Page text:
- a clamshell-shaped fountain
- the statue of Errol Walton Barrow, Barbados' Father of Independence (see photo)
St. Michael's Cathedral
St. Michael's Cathedral is a pretty cathedral built, like the Parliament buildings, in coral stone. It dates back to 1789, and it replaced a 17th century church, made of wood, that was hit and destroyed by possibly the only hurricane to have hit the island.
Sights not to miss:
- the stained glass windows
- the 1600s baptismal font
- the roof over the altar resembling an inverted boat prow
-the graveyard, where you can see the grave of Sir Grantley Adams. You haveheard tha name before; the airport is name after him. He was the first chief minister of Barbados and the first and only Prime Minister of the West Indies Federation.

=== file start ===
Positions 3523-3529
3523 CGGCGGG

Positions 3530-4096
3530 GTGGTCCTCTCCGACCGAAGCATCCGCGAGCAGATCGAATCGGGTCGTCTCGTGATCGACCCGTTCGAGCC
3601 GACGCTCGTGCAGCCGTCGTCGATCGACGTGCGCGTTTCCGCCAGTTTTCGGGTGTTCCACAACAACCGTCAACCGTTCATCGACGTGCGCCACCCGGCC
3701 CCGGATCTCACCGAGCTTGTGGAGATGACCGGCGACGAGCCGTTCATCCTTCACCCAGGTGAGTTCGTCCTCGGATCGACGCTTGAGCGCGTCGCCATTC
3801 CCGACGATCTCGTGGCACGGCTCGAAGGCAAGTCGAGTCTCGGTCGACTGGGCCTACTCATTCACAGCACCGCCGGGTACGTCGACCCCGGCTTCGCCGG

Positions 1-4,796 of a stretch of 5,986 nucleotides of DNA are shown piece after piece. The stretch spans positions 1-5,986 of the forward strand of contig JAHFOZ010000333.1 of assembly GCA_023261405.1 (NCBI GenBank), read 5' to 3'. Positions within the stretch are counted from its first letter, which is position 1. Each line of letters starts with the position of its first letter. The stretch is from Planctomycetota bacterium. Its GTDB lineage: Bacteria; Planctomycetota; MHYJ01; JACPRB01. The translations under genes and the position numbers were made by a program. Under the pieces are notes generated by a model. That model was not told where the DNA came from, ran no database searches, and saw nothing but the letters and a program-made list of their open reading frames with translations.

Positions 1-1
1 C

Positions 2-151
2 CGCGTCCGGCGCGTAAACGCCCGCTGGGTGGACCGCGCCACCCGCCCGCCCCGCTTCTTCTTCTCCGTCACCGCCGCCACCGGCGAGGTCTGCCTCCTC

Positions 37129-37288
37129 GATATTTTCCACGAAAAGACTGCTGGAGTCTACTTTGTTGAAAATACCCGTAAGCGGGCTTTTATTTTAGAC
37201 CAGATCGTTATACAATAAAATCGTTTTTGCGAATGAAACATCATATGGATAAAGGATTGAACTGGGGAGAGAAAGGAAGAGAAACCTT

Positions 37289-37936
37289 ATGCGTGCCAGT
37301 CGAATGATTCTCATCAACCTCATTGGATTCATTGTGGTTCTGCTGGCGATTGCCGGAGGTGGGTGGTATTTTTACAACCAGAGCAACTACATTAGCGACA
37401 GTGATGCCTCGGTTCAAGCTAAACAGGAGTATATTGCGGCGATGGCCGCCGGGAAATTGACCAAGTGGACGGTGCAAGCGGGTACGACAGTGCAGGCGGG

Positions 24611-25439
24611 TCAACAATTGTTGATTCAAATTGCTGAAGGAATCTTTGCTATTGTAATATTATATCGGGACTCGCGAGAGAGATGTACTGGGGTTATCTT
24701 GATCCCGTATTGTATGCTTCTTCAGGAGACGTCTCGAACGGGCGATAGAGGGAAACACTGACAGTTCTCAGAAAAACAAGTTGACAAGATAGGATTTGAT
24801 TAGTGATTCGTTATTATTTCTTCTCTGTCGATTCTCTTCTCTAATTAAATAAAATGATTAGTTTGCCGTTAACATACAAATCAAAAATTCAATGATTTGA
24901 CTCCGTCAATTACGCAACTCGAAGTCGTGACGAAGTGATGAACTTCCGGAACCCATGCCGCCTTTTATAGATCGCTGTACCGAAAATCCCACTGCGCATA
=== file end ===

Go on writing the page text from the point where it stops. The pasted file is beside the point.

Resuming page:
The old British parliament buildings are located on Broad Street and are eally imposing, especially if you happen to be there at night. Built in neo-gothic style, they are the city's main landmark: between 1870 and 1874 they were the home of the Barbados Parliament.Take a good look at the stone in which they are built: coral limestone
The buildings are divided in two wings: the Senate and House of Assembly (east), clock tower, government offices, the National Gallery, and the Parliament Museum (west). Entry is 10 Barbados dollars but keep in mind that it tends to close early.
This is another one of those landmarks that gets completely ignored by tour guides. We drove by it on two different tours, and the guide didn't even bother to point it out. This one is understandable, as it has no real historical significance, but I still think it's a shame. I think they should mention it, as it is old, and is one of the city's grandest, and most beautiful buildings. Since the guides won't mention this beautiful building, I will.
This beautiful Victorian structure was built in 1895. It's most notable and unique feature, is its full verandah on the second floor, which fully encircles the entire floor.